A dream house doesn’t stay a dream house forever. Things need to be updated, renovated or completely changed out.
But whether it’s putting in a gas fireplace, building a deck or getting a new air conditioner, money is needed.
One of the biggest mistakes homeowners can make is financing a home improvement for longer than the improvement will last, says Casey Fleming, author of “The Loan Guide: How to Get The Best Possible Mortgage.” He has been a mortgage professional in the San Francisco area for decades.
“There are many options to look into when it comes to getting the money you need for improvements,” he adds.
Here are some of the different ways you can get your home improvements completed:
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This is the cheapest way to do a renovation because you don’t have to use any financing. Your tax refund would be a good start, and you can sell one or more of your assets to get some extra cash.
“To save money is tough for some people. But you have to be diligent and buckle down on expenses,” Fleming says. “It’s all about priorities – a new kitchen or a Harley.”
Home equity line of credit
“This provides you with a tremendous amount of flexibility at a low cost,” he says. “And you don’t need a whole lot of equity in your property.”
Most equity line lenders require your combined loan-to-value (CLTV) to be 90 percent or less for a home equity line of credit. If your CLTV is too high, you can either pay down your current loan amount or wait until your home value has increased.
Also, you don’t pay interest until you actually use the money. That line of credit can be good for up to 10 years and many times renewable.
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This could be a huge risk if people don’t understand all the ramifications.
“If you get half way through your renovation, and you run out of cash or credit or both, it’s impossible to get a home loan to consolidate them,” Fleming says. “You can’t get a new loan if the work is partially complete.”
Most people don’t know this, and it can be tragic. He has seen people who have nowhere to turn for money when only half of the work is complete.
Full construction loan
Interest rates for full construction loans are very favorable. But they are usually short-term loans that must be refinanced into a traditional mortgage loan once the home is completed.
These loans can only be used to build a house or make a major renovation. It could be a good idea if you are building a major addition such as a master bathroom which costs more than the equity you have in your house.
There are a lot of requirements for these loans, and the money isn’t released until parts of the remodel are done.
More: Complete guide to home improvement loans
Some contractors will offer in-house financing.
“They try to entice you with 12-months same as cash. But these can be really expensive options,” Fleming says.
The upfront fees can be very high, and even if they charge the contractor the upfront fee, the contractor will build that into your price with either a higher interest rate or slightly lower quality materials.
Private and government-funded grants
Along with private and government-funded grants, you might even be lucky enough to live in an area with organizations offering private or corporate grants for remodeling. Check with your county for this type of help.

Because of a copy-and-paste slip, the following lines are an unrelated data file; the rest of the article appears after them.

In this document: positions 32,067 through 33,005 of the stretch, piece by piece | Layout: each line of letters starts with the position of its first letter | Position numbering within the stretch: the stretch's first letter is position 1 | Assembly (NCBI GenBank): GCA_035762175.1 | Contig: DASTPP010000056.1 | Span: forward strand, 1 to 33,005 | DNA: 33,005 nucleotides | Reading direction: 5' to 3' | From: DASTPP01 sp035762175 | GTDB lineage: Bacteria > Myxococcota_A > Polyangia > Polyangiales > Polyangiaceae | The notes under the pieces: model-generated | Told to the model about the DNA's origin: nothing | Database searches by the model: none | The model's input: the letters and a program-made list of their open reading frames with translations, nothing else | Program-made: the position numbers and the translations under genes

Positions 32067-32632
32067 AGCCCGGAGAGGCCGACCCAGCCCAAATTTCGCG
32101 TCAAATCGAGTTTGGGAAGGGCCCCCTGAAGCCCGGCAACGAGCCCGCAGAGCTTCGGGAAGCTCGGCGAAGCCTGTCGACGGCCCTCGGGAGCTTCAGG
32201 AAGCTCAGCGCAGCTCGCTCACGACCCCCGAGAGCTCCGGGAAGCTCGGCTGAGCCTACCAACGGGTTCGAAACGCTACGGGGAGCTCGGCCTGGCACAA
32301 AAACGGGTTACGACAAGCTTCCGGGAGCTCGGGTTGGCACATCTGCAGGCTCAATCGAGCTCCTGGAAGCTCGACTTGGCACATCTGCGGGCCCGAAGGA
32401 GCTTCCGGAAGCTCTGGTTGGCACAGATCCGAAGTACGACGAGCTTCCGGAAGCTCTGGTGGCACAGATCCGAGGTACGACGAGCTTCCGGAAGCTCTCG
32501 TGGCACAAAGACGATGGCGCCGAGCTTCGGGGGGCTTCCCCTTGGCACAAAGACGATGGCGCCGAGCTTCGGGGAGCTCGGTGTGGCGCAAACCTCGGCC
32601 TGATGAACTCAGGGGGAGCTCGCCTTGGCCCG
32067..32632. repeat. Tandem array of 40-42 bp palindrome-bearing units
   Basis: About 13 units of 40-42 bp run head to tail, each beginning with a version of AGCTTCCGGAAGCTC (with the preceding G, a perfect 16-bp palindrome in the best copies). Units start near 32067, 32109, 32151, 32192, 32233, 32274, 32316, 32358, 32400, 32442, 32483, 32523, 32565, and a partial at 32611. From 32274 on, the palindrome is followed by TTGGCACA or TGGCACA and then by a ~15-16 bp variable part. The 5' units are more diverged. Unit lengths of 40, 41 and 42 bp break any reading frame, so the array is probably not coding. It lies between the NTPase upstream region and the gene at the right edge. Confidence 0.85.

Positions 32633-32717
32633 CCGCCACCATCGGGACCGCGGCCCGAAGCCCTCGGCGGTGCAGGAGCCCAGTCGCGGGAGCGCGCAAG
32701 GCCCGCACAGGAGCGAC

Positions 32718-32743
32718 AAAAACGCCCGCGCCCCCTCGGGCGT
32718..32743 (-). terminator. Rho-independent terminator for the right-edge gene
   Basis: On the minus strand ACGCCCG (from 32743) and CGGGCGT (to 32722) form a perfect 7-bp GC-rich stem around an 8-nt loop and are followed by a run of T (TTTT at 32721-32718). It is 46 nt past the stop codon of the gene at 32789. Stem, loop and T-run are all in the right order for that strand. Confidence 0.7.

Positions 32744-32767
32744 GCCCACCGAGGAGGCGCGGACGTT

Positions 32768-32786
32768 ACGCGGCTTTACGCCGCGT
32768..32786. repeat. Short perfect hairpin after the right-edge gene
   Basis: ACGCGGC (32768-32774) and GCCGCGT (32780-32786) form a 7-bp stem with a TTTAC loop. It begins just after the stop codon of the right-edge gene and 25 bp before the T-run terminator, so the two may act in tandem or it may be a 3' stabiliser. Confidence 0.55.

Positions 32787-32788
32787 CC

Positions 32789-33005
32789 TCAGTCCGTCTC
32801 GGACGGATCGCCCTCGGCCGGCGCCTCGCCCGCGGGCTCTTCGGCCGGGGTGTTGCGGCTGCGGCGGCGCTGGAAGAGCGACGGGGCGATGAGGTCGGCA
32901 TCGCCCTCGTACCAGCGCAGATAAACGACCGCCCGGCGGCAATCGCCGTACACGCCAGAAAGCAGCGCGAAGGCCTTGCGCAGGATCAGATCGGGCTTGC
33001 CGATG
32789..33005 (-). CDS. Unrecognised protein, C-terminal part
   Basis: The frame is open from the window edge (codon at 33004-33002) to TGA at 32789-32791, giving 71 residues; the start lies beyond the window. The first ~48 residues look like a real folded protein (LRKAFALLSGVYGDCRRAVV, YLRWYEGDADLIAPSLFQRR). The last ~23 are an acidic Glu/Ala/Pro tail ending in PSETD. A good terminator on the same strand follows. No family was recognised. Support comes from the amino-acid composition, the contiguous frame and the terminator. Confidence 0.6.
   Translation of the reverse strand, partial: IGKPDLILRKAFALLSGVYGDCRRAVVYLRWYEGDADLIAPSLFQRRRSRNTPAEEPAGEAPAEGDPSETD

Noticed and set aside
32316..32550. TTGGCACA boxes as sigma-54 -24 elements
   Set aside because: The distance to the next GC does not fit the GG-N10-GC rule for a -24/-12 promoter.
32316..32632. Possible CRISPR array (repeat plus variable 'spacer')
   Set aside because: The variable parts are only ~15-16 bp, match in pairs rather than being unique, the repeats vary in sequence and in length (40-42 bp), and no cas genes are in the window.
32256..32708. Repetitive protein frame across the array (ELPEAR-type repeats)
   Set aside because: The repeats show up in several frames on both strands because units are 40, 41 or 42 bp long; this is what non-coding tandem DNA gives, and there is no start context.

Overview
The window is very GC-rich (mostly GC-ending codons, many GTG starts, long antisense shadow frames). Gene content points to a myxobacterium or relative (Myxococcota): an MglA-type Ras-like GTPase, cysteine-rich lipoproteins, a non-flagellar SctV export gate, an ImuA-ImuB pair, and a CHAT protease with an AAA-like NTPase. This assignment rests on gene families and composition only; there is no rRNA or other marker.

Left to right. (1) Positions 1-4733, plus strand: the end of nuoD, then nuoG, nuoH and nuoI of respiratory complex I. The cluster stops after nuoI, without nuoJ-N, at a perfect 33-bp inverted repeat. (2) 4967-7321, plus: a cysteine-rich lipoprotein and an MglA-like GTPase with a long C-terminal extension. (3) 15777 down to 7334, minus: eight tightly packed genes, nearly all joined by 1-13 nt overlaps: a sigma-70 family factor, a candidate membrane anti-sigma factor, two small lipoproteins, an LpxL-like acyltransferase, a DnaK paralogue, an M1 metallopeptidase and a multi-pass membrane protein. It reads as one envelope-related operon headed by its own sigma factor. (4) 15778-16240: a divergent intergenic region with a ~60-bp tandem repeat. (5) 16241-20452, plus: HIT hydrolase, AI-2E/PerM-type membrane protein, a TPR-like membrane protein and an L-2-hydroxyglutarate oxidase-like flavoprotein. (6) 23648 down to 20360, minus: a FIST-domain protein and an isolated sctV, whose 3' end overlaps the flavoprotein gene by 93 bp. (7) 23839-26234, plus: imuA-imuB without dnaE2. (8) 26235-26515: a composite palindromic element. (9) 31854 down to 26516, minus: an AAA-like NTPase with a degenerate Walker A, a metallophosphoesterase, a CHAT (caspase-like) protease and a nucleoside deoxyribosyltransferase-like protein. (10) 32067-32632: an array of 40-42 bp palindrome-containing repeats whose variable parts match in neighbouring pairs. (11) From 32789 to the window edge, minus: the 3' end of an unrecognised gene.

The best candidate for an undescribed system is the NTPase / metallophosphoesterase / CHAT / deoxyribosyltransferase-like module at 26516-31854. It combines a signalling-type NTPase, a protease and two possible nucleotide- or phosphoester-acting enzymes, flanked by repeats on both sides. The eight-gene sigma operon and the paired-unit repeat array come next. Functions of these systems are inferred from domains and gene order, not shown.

Some organizations even offer the manpower to do the work if you are unable to afford the work or complete it yourself. There also are home improvement grants and loans for specific groups of people including seniors.
Also, check with government agencies in your state, county or towns for help. For instance, the USDA Rural Development in Texas administers the Single Family Housing Repair Loans and Grants Program that offers up to a combination of $27,500 in assistance through loans and grants for repairs.
If you are 62 years old, a reverse mortgage can be used for anything you want.
“Literally, these mortgages can save people’s lives. If a roof fails, and they can’t qualify for some other loan, they can get a reverse mortgage to pay for the roof,” he says.
FHA 203k loan
FHA 203k loans can be used for refinancing if your house requires a lot of repairs. The problem is that like all other FHA loans, you will have to pay for mortgage insurance the life of the loan.
A Streamlined 203k program also is available for up to $35,000 for less major remodels.
Fannie Mae Homestyle Renovation Loan
This type of loan allows homeowners to make moderate home improvements with a single-close first mortgage, rather than a second mortgage, home equity line of credit, or other, more costly methods of financing.
The loan amount is based on the “as-completed” value of the home rather than the present value.
“You can include luxury items with this loan such as a pool, outdoor kitchen and landscaping,” Fleming adds. “There are fewer hoops to jump through compared to an FHA loan.”
Title I Home and Property Improvement loan
The good thing about these loans for private lenders is the Department of Housing and Urban Development (HUD) insures them against any loss or default.
These loans offer help for both large and small improvements. The maximum amount is $25,000. Title I can be used in conjunction with a 203(k) Rehabilitation Mortgage.
There are plenty of options available to those that want to complete a major renovation. Renovations can increase the value of your home while also making it more comfortable to live in.